One of the last steps before I can lower Mr. Gee back in place and attach him to his buddy “Normy”, the Nogva CPP gear box, is to lift that humungous flywheel back up and slide it onto those 6 big studs you can see sticking out of the aft end of the crankshaft in the bottom Right.
I’m in fairly good shape and so is Christine but this flywheel is about 125mm/5” thick solid steel and weighs in at a svelte 120Kg / 265lbs so I used my brains instead of my “brawn” and rigged up some of our triple blocks that we will use to hoist our Tender Davit up and down and rigged them with some stronger than steel Dyneema line to make it eXtremely easy to lift the flywheel back up in place and line it up with all those bolts. Once I had torqued down the six bolts that hold the flywheel solidly onto the end of the crankshaft I could lift the other half of the flywheel housing in place and bolt those two halves together. This solid pair of housing create the big flat surface for the two rear engine mounting brackets to bolt to so they go on next. I custom designed these last year and we fabricated them out of 25mm / 1” thick AL plate that is TIG welded together and then each of these have the vibration dampening engine “feet” or mounts bolted to them and these feet are then bolted to the 25mm thick engine beds below. This is where I left Mr. Gee hanging a few hours ago and while it was Fathers Day today, it felt appropriate that as Mr. Gee’s “Dad” I should be giving him all this TLC and attention today.
I hope all you Dads out there had a fabulous Father’s Day that was just right, just for you!
So this is where I will also leave all of you “hanging” for this episode of As Mr. Gee Turns and I hope to have him fully mounted and possibly running again in time to bring you perhaps the final episode of the season!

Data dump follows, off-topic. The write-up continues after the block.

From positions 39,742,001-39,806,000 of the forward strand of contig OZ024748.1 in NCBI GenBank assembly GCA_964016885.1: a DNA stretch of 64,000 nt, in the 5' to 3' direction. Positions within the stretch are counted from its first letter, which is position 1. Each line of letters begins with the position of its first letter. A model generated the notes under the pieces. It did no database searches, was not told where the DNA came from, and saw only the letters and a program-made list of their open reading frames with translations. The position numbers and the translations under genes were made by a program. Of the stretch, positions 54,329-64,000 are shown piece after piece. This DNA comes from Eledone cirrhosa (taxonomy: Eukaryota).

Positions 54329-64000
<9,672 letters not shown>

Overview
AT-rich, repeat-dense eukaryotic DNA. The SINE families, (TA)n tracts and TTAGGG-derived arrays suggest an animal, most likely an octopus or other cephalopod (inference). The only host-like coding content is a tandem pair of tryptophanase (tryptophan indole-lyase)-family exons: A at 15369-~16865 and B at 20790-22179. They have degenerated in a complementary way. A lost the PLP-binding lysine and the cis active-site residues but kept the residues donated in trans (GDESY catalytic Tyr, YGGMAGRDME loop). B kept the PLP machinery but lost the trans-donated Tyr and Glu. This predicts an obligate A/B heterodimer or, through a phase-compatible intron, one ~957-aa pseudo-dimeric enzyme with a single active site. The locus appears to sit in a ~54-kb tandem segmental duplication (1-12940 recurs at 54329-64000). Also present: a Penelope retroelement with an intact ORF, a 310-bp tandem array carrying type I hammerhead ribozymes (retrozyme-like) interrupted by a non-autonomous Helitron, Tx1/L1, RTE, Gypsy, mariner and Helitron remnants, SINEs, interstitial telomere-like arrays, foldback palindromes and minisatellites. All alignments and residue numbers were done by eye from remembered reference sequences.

Thanks for your time to join me here today for this latest Möbius Show & Tell, and please come join me again next week to find out how this season ends and I do hope you will add your comments and questions in the “Join the Discussion” box below.
Last week’s title teased you with “Mr. Gee The Whole Story of the Hole” but turns out there is more to the story so that will be the focus of this week’s update with Part II of the story of the hole in Mr. Gee’s crankshaft. This whole saga has become a bit of murder mystery story as I try to find who/what/how of the “murder” of Mr. Gee when he lost most of his oil pressure while out on his first sea trial run and there may well be a Part III next week! Being a single engine boat, it is imperative that Christine and I can have 100% confidence in Mr. Gee so I need to make sure that I have tracked down the murderer as well as any accomplices and know that I have fully solved the case for certain and can get Mr. Gee back to better than new condition. We need him to be in tip top condition so he can power us through all our upcoming eXtreme eXploration Passages as we get back to sailing the world’s seas.
But enough intro, grab a comfy seat and beverage and join me on this Week’s episode of As Mr. Gee Turns
A Whole New Ocean to eXplore!
Getting Mr. Gee back to better than new condition became all the more important now that there is a whole new ocean for us to eXplore with our XPM!
In case you missed it, this week National Geographic officially announced that in addition to the Atlantic, Pacific, Indian and Arctic oceans, our awemazing world now has a new Fifth ocean: the icy waters surrounding Antarctica below the Earth’s southern 60th parallel which is officially being named the Southern Ocean.
This newest ocean is also quite unique in that it is not defined the same way the other four are, by the land masses that surround them. Instead he Southern Ocean is defined by the rapid currents in the oceans to the north which circles the Earth from west to east around Antarctica in a band centered around a latitude of 60 degrees south.
I like to live life practicing what I call “Readiness for the Unexpected” and so this is a perfect example which helps explain some of the reasons why XPM78-01 Möbius has been so overbuilt which such thick hull plates, massive keel bar and better insulated than a Thermos bottle! Look for lots more stories and photos in upcoming blog posts when we are out eXploring this “new” Southern Ocean in the coming years.
Telling the Whole Hole Story
Picking up where I left off in last week’s Möbius Update posting, this colored illustration of the internal and external pathways of the engine oil in a Gardner 6LXB engine. Look at the Brown colored path at the bottom where the oil pump in the bottom right corner pumps oil directly to a series of external pipework’s that supply pressurized oil to each of the seven crankshaft main bearings.